Acute promyelocytic leukemia (APL) is caused by one of four genetic lesions that disrupt the alpha receptor for retinoic acid, RARα. The fusion protein responsible for greater than 99% of APL cases, PML-RARα, inhibits PML-dependent apoptotic pathways in a dominant negative fashion and blocks myeloid differentiation by direct transcriptional inhibition of retinoic acid target genes. This transcriptional inhibition is mediated by recruitment of co-repressor proteins and resultant deacetylation of histones in the promoter regions of genes (yet to be identified) that control promyelocyte development. In the presence of high levels of all-trans retinoic acid (ATRA), both PML-dependent apoptotic mechanisms and myeloid-specific gene expression programs are reactivated. In the clinic, the combination of anthracycline-based chemotherapy plus ATRA cures approximately 80% of APL patients, and a high percentage of relapsed patients can achieve second remissions with arsenic trioxide. With the publication of results from the European APL 93 trial, the 'standard-of-care' for induction treatment of APL now includes ATRA plus concurrent anthracycline-based chemotherapy. The amount and type of consolidation therapy necessary for an individual APL patient remains somewhat of an open question, but at present should include at least two cycles of chemotherapy. Based on recent trials that demonstrate a benefit of maintenance ATRA (± low-dose chemotherapy), all APL patients should probably receive some type of maintenance therapy. While the above approach currently cures the majority of APL patients, future improvements in the treatment of this disease will require risk-adapted protocols that incorporate real-time molecular monitoring and appropriate introduction of novel therapeutic agents.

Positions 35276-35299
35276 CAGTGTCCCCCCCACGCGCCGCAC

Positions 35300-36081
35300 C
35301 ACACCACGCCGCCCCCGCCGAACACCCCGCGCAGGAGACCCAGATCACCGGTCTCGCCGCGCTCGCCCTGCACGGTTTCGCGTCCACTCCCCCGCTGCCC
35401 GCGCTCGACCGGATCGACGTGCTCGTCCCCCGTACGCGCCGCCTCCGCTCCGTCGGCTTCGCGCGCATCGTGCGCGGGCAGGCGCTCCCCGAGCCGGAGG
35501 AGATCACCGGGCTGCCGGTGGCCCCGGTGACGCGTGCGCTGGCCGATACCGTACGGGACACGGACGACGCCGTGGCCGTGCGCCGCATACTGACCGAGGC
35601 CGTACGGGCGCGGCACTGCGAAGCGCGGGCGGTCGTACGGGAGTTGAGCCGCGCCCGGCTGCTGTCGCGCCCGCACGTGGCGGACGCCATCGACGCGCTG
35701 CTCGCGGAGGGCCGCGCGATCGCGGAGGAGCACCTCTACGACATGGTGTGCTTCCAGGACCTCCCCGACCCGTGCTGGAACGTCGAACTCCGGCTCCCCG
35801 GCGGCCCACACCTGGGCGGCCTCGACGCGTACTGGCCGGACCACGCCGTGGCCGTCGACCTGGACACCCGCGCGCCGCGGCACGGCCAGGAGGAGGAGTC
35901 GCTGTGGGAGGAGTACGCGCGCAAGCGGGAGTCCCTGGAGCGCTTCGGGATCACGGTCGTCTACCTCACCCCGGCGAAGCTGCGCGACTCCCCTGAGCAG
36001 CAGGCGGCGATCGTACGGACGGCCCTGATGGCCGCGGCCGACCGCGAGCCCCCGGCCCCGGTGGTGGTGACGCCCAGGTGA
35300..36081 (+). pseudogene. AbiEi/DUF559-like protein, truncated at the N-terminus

- Acute promyelocytic leukemia
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